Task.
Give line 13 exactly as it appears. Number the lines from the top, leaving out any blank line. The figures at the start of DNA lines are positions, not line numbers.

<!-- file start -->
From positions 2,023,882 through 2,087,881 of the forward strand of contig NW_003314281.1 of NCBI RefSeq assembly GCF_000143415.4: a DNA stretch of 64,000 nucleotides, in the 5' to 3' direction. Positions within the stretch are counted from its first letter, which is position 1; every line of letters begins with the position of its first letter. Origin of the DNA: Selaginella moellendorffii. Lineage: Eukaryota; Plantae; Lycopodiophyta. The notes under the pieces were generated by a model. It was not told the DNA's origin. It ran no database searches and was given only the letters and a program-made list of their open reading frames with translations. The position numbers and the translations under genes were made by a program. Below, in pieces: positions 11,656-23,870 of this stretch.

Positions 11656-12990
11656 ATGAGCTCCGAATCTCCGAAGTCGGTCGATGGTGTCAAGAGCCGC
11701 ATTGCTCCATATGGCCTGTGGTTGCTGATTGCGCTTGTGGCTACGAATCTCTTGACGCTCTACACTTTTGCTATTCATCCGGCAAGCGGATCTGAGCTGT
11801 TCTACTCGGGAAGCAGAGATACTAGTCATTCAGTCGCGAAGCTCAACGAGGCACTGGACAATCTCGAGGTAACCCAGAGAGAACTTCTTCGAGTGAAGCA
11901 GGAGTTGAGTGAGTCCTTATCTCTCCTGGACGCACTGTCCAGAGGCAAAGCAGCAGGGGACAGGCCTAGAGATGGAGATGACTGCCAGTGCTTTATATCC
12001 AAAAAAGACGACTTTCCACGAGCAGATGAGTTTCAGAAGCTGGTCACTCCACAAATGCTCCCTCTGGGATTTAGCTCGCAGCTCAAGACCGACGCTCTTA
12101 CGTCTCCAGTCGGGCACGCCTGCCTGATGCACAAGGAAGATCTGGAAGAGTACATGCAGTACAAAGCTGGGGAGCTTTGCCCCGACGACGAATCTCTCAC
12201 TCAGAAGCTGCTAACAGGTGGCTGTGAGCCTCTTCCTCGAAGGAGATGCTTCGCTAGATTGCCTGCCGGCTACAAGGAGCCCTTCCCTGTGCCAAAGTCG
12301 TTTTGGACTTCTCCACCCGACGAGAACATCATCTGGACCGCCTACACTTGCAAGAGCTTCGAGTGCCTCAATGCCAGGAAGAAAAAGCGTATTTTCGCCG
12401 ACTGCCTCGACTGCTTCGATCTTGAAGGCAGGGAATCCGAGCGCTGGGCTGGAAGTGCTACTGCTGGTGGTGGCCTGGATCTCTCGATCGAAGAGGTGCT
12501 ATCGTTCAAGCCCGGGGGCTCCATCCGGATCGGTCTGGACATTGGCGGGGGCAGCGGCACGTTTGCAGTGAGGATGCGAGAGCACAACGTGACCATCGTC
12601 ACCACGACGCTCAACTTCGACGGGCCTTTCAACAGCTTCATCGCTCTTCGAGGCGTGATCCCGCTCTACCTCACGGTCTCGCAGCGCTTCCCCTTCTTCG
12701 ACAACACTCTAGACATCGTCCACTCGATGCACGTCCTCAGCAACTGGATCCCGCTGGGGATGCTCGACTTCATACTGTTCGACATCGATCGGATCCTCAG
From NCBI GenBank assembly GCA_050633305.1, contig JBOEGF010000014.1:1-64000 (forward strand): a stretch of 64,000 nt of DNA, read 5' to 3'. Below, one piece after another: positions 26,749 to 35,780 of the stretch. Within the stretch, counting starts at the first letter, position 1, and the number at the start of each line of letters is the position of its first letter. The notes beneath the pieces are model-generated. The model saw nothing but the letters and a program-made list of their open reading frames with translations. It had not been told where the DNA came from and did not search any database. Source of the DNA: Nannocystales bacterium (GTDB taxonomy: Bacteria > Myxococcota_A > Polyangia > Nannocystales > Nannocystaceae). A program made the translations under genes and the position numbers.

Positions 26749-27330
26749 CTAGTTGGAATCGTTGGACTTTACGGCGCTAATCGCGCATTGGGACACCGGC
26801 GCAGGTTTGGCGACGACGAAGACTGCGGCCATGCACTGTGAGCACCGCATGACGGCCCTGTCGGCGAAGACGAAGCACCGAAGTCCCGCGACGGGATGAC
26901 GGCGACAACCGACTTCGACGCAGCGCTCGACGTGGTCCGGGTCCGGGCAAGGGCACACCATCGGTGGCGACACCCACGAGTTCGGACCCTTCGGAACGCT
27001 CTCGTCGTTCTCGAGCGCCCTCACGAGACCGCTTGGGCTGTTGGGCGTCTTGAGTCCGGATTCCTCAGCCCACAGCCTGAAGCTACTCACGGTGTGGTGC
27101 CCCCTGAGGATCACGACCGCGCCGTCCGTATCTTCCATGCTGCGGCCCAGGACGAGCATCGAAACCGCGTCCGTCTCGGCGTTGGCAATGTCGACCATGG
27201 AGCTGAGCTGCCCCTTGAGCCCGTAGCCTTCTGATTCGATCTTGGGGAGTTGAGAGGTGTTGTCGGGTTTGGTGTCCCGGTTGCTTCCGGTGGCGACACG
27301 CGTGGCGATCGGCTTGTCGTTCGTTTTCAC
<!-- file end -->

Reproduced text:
12601 ACCACGACGCTCAACTTCGACGGGCCTTTCAACAGCTTCATCGCTCTTCGAGGCGTGATCCCGCTCTACCTCACGGTCTCGCAGCGCTTCCCCTTCTTCG